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Monastery of San Pedro

The Monastery of San Pedro de Siresa, located in the Pyrenean valley of Hecho, province of Huesca, Spain, is an outstanding example of Aragonese Romanesque art. Declared a National Monument in 1931, its history dates back to the 9th century, with a possible Visigothic foundation. Throughout the centuries, it was a monastic center of great relevance, linked to the cultural and spiritual life of the region. In fact, it had a monastic library famous for guarding works of Greco-Latin tradition, such as the Aeneid, poetry by Horace and Juvenal, fables by Avianus or The City of God by Augustine of Hippo, which from that moment on became part of the Hispanic Andalusian culture. Its church, with a cruciform floor plan and semicircular apse, is a testimony to its architectural splendor, preserving pre-Romanesque and Gothic elements.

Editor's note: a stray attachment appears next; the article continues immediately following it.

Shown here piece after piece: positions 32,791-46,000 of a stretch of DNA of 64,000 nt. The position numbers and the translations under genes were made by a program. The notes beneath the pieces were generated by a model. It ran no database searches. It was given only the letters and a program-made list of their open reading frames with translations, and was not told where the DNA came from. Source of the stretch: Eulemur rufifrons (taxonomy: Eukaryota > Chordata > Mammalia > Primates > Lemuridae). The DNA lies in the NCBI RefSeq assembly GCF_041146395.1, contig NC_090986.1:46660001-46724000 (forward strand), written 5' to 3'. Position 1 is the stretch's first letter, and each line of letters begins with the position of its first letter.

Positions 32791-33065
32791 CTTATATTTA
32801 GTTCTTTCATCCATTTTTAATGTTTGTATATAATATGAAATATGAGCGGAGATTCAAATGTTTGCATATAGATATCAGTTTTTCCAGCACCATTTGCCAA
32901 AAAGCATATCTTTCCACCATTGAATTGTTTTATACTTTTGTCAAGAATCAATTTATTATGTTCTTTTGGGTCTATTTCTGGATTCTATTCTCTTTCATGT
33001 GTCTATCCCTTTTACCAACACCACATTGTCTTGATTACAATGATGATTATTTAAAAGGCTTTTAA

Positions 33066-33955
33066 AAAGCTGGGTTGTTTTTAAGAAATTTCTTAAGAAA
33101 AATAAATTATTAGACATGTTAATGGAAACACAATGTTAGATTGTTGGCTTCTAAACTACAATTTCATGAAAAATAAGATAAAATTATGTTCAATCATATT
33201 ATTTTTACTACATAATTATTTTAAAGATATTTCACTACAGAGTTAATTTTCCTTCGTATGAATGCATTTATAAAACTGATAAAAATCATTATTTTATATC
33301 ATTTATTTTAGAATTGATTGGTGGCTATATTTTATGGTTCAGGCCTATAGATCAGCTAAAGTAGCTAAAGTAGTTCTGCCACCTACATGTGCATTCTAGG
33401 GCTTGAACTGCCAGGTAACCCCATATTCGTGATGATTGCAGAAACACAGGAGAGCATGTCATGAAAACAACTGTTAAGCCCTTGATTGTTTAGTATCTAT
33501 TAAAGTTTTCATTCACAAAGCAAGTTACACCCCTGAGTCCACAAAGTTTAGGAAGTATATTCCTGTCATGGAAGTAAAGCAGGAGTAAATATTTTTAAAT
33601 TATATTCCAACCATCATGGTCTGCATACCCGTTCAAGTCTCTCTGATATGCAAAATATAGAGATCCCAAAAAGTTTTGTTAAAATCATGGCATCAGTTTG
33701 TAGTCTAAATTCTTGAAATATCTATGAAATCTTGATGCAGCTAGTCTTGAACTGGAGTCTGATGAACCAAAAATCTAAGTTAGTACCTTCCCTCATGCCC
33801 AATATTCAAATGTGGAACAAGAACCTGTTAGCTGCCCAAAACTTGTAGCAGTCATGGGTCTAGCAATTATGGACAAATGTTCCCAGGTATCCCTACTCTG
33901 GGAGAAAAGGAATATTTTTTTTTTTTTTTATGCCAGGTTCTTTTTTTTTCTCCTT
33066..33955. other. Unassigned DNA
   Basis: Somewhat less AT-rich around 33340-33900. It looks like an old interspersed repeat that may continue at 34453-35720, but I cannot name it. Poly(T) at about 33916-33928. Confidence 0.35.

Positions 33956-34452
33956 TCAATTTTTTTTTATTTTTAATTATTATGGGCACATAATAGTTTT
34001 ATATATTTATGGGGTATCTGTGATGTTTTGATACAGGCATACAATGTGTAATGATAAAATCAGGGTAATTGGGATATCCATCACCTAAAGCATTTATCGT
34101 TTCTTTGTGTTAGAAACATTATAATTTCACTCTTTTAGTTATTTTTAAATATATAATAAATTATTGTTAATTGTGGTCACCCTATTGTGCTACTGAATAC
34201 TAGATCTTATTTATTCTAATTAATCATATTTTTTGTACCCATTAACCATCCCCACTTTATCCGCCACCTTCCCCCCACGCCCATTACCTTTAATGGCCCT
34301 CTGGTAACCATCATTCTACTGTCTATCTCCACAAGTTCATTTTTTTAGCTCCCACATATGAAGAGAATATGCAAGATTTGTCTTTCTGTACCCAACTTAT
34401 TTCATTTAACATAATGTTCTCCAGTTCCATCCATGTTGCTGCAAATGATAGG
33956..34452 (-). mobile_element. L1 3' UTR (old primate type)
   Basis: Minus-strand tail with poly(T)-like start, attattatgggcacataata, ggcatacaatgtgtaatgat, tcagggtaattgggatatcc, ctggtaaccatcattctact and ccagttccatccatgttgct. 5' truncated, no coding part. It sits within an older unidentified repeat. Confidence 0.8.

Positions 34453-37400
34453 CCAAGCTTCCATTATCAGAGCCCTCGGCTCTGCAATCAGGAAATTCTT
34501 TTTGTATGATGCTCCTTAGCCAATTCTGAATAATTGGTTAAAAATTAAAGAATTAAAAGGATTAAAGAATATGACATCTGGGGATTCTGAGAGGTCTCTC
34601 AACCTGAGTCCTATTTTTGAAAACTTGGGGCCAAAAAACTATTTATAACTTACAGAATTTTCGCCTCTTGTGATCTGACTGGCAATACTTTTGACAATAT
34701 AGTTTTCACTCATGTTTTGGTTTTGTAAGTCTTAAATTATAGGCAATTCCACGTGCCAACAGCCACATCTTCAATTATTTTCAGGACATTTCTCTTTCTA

The monastery houses a valuable artistic heritage, including Gothic altarpieces and medieval sculptures such as the 12th century Christ. It is also credited with an important legend related to the Holy Grail, which has contributed to its fame and its connection to the Holy Grail Trail. Throughout the centuries, the Monastery of San Pedro de Siresa has been a place of spiritual and cultural pilgrimage, keeping alive its history and its importance as one of the most emblematic monuments of the Romanesque in Aragon.



  • Address
    Monasterio de San Pedro, Siresa, Huesca (Spain)
  • Web
  • Visiting Hours
    Weekends from 11:00 to 13:00 and from 16:00 to 18:00
  • What to see
    Romanesque church





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